Sunday, October 11, 2009


THE TORCH OF COOL


During the Inquisition that was my teenage days, now way back there in mythohistory along with Achilles, Thermopylae and all that other stuff I've forgotten about since high school, I remember being puzzled as to why the grownups, then perceived as the nearly dead, were so revolted by my super-slick D.A. haircut with a rattail in front, my cherry-red sweater-vest with the black-gray-and-white-striped border over my knockout black shirt with the gold front panel tucked into my ultracool slim-belted 14-inch-pegged white flannel slacks with rattail comb sticking out of the back pocket, the pantcuffs breaking perfectly on my high-sided ox-blood cordovan ducks with a diamond shine. I couldn't figure out the attitude of the nearly dead, in the microseconds I gave it any thought. But in the fundamental certainty that unites all teenagers I was sure that anyway the old was gone forever and the new was here to stay. This was it. The style was set in stone.

I'd be wearing pegged pants and cordovan ducks and a DA haircut when I was 80, and my kids and their kids would too, all the way to the end of time, because who would ever need more than life requires, which is to be the coolest of the cool for as long as possible? And when at last one light-years-distant day I had miraculously reached the ancient age of fifty, I wouldn't have to manifest the revulsion I saw every day on the faces of the nearly dead of the 1950s toward the hypercool duds of the new era.

But now I've reached that half-century mark that was once so far away, the hair's a bit thin for a DA and rat-tail, even if I had the desire, not to mention the time, the grease and the warped sense of history, to create them; 14-inch pegged pants, I'd have to let them out at the waist and thighs, probably even the ankles; and red sweater vest over black gold-panel shirt, forget it, I haven't got the body for that, let alone an interest in defending garments. What's more, I haven't seen a pair of cordovan ducks in a shoe store for over fifty years now; and anyway, why the hell would I want to look like a 50's teenager in my 60s? And who would know but other sixty-year-olds from Elm Street? Wherever they are now.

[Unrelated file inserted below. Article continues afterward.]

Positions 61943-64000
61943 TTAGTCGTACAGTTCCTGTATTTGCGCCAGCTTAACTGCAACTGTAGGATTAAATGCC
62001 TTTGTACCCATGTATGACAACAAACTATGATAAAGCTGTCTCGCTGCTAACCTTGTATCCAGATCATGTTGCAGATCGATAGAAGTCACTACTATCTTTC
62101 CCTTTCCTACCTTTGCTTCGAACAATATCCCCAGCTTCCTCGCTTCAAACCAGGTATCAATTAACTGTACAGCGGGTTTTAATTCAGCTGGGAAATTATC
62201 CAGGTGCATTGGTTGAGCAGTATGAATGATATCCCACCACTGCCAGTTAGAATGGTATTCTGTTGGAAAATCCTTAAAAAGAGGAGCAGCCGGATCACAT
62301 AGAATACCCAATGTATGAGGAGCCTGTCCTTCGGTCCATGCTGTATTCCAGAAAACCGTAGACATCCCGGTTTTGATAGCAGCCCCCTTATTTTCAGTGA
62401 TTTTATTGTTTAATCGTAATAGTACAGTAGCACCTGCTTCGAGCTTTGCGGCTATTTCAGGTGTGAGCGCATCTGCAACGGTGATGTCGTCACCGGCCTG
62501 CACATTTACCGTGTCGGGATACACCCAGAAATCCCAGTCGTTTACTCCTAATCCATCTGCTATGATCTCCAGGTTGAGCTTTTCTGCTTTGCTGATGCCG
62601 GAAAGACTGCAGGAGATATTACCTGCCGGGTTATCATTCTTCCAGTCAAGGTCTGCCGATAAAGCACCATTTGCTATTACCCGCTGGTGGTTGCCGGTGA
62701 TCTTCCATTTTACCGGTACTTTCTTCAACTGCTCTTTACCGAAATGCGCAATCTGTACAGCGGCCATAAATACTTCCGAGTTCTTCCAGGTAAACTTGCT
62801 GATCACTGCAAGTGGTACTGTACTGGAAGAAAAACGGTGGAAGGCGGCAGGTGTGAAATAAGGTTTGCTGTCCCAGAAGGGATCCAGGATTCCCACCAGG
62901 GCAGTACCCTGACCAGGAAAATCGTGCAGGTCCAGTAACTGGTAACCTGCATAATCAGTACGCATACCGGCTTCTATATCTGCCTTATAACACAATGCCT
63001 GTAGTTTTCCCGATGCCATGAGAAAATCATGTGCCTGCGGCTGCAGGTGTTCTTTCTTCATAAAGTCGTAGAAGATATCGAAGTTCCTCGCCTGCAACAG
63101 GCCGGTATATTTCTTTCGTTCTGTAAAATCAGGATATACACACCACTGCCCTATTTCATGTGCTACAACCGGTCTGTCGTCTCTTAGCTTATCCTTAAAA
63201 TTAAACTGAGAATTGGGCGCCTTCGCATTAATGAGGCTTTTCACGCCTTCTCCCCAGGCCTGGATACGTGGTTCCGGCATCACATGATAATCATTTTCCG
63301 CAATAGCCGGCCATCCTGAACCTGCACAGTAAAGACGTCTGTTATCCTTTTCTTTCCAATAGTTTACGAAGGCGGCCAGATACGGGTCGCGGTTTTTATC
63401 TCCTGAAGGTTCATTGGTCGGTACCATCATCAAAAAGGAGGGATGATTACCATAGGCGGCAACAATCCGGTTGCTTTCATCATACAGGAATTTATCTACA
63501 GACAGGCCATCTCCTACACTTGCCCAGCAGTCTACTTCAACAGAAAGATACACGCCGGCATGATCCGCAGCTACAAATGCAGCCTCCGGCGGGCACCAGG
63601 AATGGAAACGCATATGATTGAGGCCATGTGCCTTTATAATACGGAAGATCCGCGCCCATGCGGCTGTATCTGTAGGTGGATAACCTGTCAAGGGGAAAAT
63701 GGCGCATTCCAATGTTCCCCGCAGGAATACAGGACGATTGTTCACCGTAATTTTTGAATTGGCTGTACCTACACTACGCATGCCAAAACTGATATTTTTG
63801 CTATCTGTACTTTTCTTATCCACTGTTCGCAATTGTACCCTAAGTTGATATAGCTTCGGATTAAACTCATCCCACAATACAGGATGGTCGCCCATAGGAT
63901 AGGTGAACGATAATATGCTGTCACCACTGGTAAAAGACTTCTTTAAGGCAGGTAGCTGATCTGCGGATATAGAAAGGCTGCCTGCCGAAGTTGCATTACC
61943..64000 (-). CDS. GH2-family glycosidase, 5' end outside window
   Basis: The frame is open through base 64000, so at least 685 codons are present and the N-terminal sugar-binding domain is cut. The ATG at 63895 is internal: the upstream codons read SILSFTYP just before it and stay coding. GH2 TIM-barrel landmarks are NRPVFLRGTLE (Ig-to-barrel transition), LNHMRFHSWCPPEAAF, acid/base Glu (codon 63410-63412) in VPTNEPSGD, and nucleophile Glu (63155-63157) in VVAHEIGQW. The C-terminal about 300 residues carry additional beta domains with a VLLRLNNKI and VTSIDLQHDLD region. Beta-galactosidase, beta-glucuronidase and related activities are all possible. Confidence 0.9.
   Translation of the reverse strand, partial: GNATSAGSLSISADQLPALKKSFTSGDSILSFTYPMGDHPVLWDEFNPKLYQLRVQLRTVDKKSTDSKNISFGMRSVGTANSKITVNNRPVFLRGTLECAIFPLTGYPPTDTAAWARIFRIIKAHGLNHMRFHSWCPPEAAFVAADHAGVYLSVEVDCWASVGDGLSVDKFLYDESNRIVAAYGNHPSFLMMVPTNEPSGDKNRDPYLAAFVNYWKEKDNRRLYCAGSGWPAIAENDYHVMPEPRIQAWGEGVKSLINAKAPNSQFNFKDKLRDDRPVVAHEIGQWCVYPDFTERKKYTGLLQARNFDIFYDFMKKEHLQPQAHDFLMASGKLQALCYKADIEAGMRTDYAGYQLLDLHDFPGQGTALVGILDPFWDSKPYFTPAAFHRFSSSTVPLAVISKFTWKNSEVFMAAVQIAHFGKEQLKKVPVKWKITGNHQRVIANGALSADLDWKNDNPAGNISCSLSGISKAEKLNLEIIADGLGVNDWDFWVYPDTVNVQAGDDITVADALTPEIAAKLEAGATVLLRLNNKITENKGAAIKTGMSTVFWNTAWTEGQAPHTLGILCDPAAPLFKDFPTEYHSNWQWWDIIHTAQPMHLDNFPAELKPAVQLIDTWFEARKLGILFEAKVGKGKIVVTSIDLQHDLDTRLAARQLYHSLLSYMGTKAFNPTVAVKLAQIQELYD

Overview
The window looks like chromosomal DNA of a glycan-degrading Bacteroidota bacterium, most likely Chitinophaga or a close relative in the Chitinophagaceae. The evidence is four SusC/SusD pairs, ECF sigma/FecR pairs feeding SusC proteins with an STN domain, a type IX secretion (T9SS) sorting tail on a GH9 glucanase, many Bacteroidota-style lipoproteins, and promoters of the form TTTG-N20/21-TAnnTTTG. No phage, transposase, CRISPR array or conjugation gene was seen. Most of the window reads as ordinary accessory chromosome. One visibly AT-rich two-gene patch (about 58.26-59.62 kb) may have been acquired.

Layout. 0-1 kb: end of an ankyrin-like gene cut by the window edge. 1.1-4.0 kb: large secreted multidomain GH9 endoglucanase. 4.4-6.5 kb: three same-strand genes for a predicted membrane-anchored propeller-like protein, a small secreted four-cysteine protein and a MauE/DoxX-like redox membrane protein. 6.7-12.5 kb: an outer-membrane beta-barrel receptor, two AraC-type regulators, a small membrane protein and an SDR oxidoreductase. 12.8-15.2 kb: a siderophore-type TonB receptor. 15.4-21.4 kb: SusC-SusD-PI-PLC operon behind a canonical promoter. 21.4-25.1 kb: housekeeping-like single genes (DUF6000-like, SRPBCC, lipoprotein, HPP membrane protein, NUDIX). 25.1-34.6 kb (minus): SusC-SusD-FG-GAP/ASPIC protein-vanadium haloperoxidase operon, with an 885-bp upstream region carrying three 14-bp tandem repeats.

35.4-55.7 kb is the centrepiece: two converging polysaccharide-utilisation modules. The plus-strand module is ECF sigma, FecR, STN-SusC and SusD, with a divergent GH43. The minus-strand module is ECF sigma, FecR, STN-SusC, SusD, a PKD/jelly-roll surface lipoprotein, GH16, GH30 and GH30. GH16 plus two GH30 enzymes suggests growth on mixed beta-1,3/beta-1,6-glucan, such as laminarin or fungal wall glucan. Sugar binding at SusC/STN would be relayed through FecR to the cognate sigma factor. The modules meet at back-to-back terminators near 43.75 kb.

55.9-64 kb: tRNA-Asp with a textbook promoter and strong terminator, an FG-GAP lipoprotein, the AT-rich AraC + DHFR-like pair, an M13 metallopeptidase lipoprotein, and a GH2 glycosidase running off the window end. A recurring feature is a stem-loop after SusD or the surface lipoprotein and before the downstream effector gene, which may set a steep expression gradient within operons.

Besides, now that I've passed my Achilles-equivalency and had hands-on experience with the Thermopylae factor, and having realized all too clearly that I myself am now one of the nearly dead-- in other words, now that I perceive (as only the nearly dead can) the fingerpoppin' transience of things, especially teenagers and teenage fads, I stop and look at the teenagers grungeing along around me, the females dressed like Crazy Jane with their hair done to look like they've just been saved from drowning, the guys with hair like somebody ran their heads through wet concrete, their bodies layered in torn t-shirts hanging out of these at-the-knees pants you could catch a cow in one leg of that end cuffless above shoes my great grandfather would have thought the ultimate in style and I can't help it: I want to say something dissuasive to these little boys as they slag down the street like the ultimate rag men, I want to say something corrective to these little girls walking by like 14-year-old bag ladies, but what for? Teenagers can't hear, as I remember.

So instead, like King Lear I cry to the darkening sky, 'Whatever happened to sharpness?' To the rains and the winds I shout, 'Where is the cool of yesteryear?' But the weather does not answer, any more than it did for Lear or my father or his father before him, when they too stood stumped on the doorstep and watched the kids go beyond reach reach in some incomprehensible fashion, and it comes to me that each new group, in stepping out thus, flares then in its one bright moment of flaming (or smouldering) youth before growing into age, in its turn bearing the torch of the one true style into eternity; that maybe only great grandfathers in the great beyond can look at what kids wear nowadays and smile, smile at how it has all come round again, just like they always knew it would, to one the true style, the way it is in heaven.

2 comments:

joared said...

Oh, this is such a poignant post in some ways as I recall "the look" of those '50's days. The guys did, indeed, look "cool!"

My mind pictures you and your attire from the words you've written.

There's so much more encompassed in your thoughts here regarding teenagers from all generations. Styles can have a way of recycling.
Ah, yes, that one true style!

R. Brady said...

Oh yes, we were cool, we were cool... Way cooler than the mere chill of today...